Maybe what we want and what we need has been confused. Maybe the thin veneer of ebullient hollow markets has been confused for the real activity of real companies. Maybe the theatre of a Wise Man with an Answer has been confused for intellectually honest leadership. Maybe theoretical certainty has been confused for practical humility. The problem with sparking renewed economic growth in the West is that domestic politics in the West do not depend on economic growth. What we have in the US today, and even more so in Europe (ex-Germany), are not the politics of growth but rather the politics of identity.
Since we are now in the middle of the final month of a quarter, checking repo stats shows what we have come to expect of a fragile liquidity system. Once again, repo fails spiked sharply. The problem for “markets” is that repo is a primary liquidity conduit indicating significant and persistent degradation under, again, very benign conditions. There is no doubt that QE is the primary culprit here and that its removal is not “allowing” a healing process to begin but instead revealing the damage. With the Fed’s reverse repo program having no impact whatsoever, it just adds to the weight of evidence that policymakers don’t really know what they are doing and are just making it up as they go.
“It’s a questionably unquestionable situation... Are the markets prepared for a shocking answer... Will Janet Yellen announce the final end to QE? Or electrify the bulls with more accommodation? Can Yellen’s eloquent elocution energize the markets…or will she magnetize the bears? Tune in next time Fed fans... Same Fed time... Same Fed channel”
The financial media has no concern of negative outcomes, Wall Street has growth priced in that has never occurred in history, and there is NO expectation of a recession built into any forward assumptions. We have indeed discovered financial “Utopia,” or at least that is what is currently believe.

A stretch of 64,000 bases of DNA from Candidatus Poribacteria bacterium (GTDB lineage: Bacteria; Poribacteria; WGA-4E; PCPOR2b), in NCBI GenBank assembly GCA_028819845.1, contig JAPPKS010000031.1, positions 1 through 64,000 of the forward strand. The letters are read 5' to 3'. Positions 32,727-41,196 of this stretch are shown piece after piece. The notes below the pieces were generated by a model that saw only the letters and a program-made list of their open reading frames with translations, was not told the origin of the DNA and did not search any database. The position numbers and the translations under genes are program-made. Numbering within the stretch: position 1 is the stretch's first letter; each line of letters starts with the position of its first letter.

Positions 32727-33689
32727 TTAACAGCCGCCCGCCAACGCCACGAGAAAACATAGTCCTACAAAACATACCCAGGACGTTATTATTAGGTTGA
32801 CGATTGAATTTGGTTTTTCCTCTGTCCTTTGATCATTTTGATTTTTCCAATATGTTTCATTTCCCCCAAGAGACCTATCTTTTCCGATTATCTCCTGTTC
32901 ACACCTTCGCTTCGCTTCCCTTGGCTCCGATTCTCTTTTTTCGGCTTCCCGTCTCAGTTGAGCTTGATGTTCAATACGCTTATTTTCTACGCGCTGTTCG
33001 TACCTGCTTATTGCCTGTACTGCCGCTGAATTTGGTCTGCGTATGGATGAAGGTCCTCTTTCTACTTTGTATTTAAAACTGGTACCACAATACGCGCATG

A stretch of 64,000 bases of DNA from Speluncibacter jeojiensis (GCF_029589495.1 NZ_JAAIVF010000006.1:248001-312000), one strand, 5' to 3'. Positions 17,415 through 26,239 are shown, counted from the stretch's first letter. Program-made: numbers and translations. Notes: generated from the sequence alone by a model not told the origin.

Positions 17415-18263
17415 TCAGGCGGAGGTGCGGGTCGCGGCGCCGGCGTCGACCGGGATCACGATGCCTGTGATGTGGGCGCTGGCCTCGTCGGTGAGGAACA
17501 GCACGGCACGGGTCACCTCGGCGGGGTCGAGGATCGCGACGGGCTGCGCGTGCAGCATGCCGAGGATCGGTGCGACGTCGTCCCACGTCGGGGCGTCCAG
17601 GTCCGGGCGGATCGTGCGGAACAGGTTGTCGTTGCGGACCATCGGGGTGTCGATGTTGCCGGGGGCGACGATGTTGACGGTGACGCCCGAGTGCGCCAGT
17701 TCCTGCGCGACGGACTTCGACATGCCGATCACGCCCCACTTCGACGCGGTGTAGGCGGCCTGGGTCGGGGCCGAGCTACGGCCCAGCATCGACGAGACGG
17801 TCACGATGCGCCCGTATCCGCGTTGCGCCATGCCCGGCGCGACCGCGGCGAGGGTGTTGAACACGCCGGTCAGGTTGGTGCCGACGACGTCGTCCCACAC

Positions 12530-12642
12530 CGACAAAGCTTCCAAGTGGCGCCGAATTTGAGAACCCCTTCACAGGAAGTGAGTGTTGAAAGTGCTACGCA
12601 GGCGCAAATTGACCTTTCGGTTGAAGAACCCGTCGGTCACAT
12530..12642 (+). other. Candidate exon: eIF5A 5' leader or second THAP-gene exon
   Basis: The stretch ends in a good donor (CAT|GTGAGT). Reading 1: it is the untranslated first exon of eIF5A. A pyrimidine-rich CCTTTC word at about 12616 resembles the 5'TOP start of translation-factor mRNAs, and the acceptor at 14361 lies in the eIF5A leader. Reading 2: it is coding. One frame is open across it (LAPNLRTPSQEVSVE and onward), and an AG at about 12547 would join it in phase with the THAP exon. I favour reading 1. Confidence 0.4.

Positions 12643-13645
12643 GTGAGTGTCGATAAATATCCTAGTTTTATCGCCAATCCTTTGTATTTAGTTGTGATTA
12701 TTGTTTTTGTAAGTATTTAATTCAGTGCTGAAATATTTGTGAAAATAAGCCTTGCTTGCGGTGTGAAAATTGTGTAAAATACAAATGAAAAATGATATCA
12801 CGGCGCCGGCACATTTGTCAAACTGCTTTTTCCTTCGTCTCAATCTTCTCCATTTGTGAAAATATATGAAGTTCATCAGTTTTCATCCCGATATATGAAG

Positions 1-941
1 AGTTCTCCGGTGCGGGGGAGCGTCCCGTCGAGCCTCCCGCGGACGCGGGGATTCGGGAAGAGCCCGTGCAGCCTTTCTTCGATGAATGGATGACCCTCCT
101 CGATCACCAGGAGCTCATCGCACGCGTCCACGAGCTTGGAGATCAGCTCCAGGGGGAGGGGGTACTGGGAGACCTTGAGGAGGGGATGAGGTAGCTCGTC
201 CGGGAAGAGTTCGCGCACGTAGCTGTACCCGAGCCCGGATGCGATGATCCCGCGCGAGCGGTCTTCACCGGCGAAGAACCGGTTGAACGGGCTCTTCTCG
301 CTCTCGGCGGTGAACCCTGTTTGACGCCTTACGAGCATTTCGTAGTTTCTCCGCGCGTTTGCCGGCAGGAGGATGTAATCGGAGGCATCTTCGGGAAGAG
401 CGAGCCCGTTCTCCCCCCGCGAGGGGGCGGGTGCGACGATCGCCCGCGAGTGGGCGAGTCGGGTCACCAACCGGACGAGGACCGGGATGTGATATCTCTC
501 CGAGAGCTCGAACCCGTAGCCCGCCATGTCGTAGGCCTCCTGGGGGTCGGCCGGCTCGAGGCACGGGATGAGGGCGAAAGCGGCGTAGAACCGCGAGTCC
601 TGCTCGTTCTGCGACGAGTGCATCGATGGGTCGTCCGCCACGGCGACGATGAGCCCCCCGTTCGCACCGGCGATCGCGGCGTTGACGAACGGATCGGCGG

Yesterday's exuberant equity market reaction has been largely defined by the mainstream media as driven by WSJ Hilsenrath's 'confirmation' that Yellen will keep the uber-dovish phrase "considerable time" in the FOMC statement today. So, we wonder, why did the Fed-whisperer, after markets had closed last night, issue a quasi-retraction of his prediction explaining that instead of some prohetical "I just know" statement, it was a "best guess," as he concluded, "will the Fed take these steps? Only the people in the room know that. The rest of us will see Wednesday afternoon." It appears the sell-side disagrees with him on the language...
The last week has been dominated by sell-side strategists raising hawkish concerns about this week's FOMC with a focus on the drop of the "considerable time" language describing the period from the end of QE to the start of rate hikes. The Wall Street Journal's Fed-whisperer Jon Hilsenrath just dropped a rather large hint that that the "considerable period" language will remain... “Given the economic backdrop, they don’t want to send a signal right now that rate increases are imminent." Here's what the street thinks...
In our era of omnipotent central banks worshipped by the Status Quo, we have a goddess of financial transitions--Janus Yellen, the two-faced chair/deity of the Federal Reserve - to usher in the Great Transition from risk-on to risk-off.